DIY Natural Fly Sprays

A couple years ago, I stopped buying fly sprays.  It wasn’t because I didn’t need them, but instead because I wanted to avoid the chemicals that many sprays contain–plus save a little money.  So I started experimenting with making my own.




I’ve found one recipe that I’ve stuck with for a while–it uses only two ingredients: apple cider vinegar and citronella essential oil.  You can find the recipe in this blog post, along with several others.  But. . . several people complained that a few of the ingredients in some of the recipes weren’t completely natural or ‘safe’ to use on horses.

So I decided to write yet another post on DIY natural fly sprays–and this time, I found all new recipes which are made with completely natural ingredients!  They all use a blend of essential oils mixed with various other ingredients.

Now I know that many people prefer to only buy a certain brand of essential oils, and I’m not here to sell any specific one– but personally, I like to know that the ones I use are 100% therapeutic grade and I Iike organic as well.  Some of the brands I like include Mountain Rose Herbs, Young Living, and DoTerra, but I’ve used other brands as well.  If you find a company you like, then go for it!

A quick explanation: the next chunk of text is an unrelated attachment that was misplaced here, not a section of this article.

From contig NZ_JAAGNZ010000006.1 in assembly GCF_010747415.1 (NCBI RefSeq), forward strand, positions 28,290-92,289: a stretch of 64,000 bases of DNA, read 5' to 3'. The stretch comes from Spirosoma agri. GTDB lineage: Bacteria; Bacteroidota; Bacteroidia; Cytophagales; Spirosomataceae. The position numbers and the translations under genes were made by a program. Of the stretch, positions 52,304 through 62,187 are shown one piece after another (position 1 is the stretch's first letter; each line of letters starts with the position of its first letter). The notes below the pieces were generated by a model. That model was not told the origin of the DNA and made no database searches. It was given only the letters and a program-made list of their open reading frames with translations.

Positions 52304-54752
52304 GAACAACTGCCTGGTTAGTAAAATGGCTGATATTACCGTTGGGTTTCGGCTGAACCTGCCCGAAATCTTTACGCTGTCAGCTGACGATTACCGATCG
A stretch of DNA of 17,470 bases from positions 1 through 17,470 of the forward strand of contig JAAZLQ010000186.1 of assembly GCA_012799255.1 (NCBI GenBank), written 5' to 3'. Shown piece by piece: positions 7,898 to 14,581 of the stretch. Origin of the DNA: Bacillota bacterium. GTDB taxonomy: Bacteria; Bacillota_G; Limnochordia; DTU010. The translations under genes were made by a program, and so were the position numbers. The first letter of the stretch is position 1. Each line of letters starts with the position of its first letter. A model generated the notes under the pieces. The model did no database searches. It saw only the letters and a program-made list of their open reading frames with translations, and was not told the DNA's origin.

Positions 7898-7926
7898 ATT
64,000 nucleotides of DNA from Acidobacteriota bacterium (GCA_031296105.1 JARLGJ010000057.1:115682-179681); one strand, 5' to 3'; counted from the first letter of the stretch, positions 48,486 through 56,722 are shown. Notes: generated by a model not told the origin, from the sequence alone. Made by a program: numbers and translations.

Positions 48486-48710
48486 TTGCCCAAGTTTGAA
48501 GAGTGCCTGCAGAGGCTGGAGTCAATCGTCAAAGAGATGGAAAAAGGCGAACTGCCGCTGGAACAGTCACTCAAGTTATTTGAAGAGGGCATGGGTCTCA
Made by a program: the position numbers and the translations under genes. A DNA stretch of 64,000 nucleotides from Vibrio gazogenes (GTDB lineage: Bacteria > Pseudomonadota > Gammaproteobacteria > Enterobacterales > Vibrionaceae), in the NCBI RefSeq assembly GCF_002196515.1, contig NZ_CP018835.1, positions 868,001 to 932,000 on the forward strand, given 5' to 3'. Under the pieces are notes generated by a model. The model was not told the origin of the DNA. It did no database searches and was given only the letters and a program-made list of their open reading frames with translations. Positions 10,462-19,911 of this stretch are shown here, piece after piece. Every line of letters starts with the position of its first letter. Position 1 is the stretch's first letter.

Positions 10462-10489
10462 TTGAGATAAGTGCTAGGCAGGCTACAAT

So, without further ado, here are a few DIY natural fly spray recipes for you!


Refreshing Fly Blend by Nan Martin

  • 5-10 drops Peppermint Essential Oil
  • 5-10 drops Tea Tree or Melaleuca Alternifolia Essential Oil
  • 5-10 drops Idaho Tansy Essential Oil
  • 5-10 drops Eucalyptus Essential Oil
  • 5-10 drops Lemongrass Essential Oil
  • 5-10 drops Lavender Essential Oil

Drop each of the oils into a 32 oz spray bottle and mix with water.

Source: Equimed


Natural Fly Spray

  • 30 drops Purification Essential Oil
  • 20 drops Eucalyptus Globulus essential oil
  • 10 drops peppermint essential oil
  • 50/50 Purified Water to ACV
  • 1-2 oz. V-6 Carrier Oil (optional)